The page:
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April 18, 2024
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Strict reductions of fixed costs have helped All Nippon Airways (ANA) to reduce its net loss for its first six months of the financial year 2021. The Japanese carrier reported a net loss of ¥98.8 billion, an improvement over the ¥188.4 billion loss between March and September 2020. Cost reductions help ANA to lower losses.

The operating result was a negative ¥116 billion compared to ¥-280.9 billion last year. Total revenues were ¥431.1 billion, up from ¥291.8 billion.

Cargo got priority in ANA’s flight operation scheduling, confirming the importance of the segment for the airline just as in 2020.  International cargo revenues grew by 172.4 percent to a record high ¥138.3 billion thanks to strong demand for medical supplies, automotive parts, and semiconductors from China/Asia to Europe and North America. ANA introduced its Boeing 767-300F on the Tokyo-Beijing route in July. Tons carried was 476 million, up from 227 million. Domestic cargo reported 40.1 percent higher revenues to ¥12.1 billion and 29.1 percent higher tons carried at 120 million.

International demand remains very low

ANA suffered from the continued travel restrictions and new Covid outbreaks, which curtailed its international passenger network. It primarily operated repatriation flights to Japan, but from July saw recovering demand when it reinstated services from Tokyo Narita to North America. The Olympic and Paralympic Games in Tokyo attracted only limited traffic as both events were not open to the (foreign) public. ANA carried 327.000 passengers on its international network, up from 193.000 the previous year. The load factor was a meager 23.8 percent.

The domestic network was severely affected by the state of emergency after rising Covid cases, which covered over ninety percent of the financial first half-year. Still, passengers carried grew by 52.8 percent to 7.1 million. Revenues were up by 41.7 percent to ¥111.8 billion. The domestic load factor was also low at 43.8 percent.

Low-cost subsidiary Peach was confronted with an identical situation: low demand but still better results over 2020. The airline only operated domestic services and carried 1.6 million passengers, up 90.2 percent at a 54.6 percent load factor. Revenues were 54.6 percent higher to ¥13 billion.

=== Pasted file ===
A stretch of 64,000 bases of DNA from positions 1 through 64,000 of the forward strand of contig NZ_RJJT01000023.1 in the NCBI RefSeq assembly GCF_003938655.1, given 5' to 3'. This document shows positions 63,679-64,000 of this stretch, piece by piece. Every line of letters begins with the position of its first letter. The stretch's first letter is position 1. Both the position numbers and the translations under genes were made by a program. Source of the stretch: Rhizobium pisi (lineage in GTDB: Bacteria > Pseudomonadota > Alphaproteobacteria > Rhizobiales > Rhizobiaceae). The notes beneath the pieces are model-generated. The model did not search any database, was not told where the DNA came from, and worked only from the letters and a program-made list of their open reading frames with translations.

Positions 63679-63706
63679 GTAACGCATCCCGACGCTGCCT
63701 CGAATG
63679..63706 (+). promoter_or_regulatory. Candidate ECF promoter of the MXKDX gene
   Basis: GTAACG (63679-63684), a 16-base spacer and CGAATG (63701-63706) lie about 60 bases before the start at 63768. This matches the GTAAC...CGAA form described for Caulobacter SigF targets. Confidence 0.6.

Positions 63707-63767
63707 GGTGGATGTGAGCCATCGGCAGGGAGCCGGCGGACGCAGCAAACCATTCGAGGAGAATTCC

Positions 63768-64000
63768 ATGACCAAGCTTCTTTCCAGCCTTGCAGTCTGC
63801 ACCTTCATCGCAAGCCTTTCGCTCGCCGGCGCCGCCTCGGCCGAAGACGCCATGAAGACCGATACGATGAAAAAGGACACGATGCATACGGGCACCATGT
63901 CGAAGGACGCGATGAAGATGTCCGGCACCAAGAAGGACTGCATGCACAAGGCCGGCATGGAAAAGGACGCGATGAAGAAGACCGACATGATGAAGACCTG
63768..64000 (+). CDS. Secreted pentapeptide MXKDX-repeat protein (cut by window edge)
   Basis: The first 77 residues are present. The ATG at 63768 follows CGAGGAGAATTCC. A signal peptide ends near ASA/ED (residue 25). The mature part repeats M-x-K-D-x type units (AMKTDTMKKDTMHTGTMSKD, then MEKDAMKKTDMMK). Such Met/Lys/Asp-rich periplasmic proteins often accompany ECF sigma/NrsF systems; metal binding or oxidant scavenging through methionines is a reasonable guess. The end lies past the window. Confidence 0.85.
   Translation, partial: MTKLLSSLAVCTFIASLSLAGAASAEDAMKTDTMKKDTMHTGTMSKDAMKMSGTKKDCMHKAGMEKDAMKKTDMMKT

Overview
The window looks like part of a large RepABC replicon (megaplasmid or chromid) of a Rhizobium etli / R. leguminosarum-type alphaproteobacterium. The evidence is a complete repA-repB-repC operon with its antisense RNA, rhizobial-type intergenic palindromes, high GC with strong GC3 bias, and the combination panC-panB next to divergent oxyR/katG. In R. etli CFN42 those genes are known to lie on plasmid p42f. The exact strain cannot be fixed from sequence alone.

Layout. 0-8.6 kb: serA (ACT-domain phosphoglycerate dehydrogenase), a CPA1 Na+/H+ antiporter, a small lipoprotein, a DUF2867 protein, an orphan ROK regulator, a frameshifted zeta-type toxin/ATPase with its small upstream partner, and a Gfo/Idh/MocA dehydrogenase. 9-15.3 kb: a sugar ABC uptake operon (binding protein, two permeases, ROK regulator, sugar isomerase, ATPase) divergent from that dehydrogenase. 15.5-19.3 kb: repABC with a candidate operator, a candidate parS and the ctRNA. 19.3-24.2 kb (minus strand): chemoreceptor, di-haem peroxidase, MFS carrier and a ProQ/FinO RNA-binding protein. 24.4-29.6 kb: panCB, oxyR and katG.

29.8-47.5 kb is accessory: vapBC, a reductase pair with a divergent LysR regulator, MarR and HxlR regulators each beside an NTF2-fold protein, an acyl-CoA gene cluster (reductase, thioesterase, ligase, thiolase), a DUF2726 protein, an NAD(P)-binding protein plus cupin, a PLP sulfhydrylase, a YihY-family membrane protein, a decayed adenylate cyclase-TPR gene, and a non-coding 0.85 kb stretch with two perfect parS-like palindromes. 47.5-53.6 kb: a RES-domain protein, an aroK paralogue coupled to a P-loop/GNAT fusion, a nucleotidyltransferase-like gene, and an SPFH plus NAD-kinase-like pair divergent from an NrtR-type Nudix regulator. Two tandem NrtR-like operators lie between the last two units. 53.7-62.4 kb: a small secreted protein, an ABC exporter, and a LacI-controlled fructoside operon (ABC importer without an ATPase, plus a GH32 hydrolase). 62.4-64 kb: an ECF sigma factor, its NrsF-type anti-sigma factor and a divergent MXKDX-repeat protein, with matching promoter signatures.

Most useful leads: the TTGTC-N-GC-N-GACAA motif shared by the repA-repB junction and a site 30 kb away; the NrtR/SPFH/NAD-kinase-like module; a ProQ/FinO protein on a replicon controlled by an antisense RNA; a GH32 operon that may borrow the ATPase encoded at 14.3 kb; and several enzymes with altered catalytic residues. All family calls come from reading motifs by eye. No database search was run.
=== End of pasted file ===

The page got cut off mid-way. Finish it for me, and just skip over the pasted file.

ANA pursues further cost reductions to ¥ 315 billion

ANA reduced its costs on all fronts: personnel, depreciation, amortization, and maintenance costs. This delivered ¥340 billion in savings in the first six months, of which ¥130 billion in fixed costs. The airline will pursue further fixed cost reductions of a combined ¥315 billion this year on maintenance and outsourcing to lower operating expenses as well as further reducing staff numbers. While the carrier is seeing a slow recovery of demand in its domestic network, it is delayed compared to initial expectations. International demand continues to be sluggish and will only recover once travel restrictions worldwide and on entry into Japan are relaxed.

ANA has set out a number of initiatives for the second half of this financial year until April 2022. These include strengthening the cooperation with Peach by transferring some flights of the equivalent of five narrow-body aircraft from ANA to the low-cost carrier this coming winter season. ANA will expand its cargo services with the Boeing 777F, adding Hong Kong, Taipei, and Qingdao to the network.

All Nippon will also convert some aircraft from its international fleet for domestic services and accelerate the downsizing of its fleet as it early-retires wide-body (767-300, 777-300s) aircraft. It has also postponed new aircraft deliveries. By the end of September, ANA’s fleet included 243 aircraft, twelve fewer than in March. Peach had two fewer at 36.

Also part of its strategy is a revised service model, which pursues higher business efficiency while at the same time improving customer satisfaction. Higher productivity per employee should allow ANA to reduce its staff numbers from 38.000 last year to 29.000 in 2025.  

In its outlook for the rest of FY21, ANA revised the guidance of its net results from a ¥3.0 billion net profit in April to a ¥100 billion net loss now. The operating result has been revised from ¥28 billion to a negative ¥125 billion on revenues of ¥1.060 billion, down from ¥1.380 billion.

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Active as a journalist since 1987, with a background in newspapers, magazines, and a regional news station, Richard has been covering commercial aviation on a freelance basis since late 2016.
Richard is contributing to AirInsight since December 2018. He also writes for Airliner World, Aviation News, Piloot & Vliegtuig, and Luchtvaartnieuws Magazine. Twitter: @rschuur_aero.

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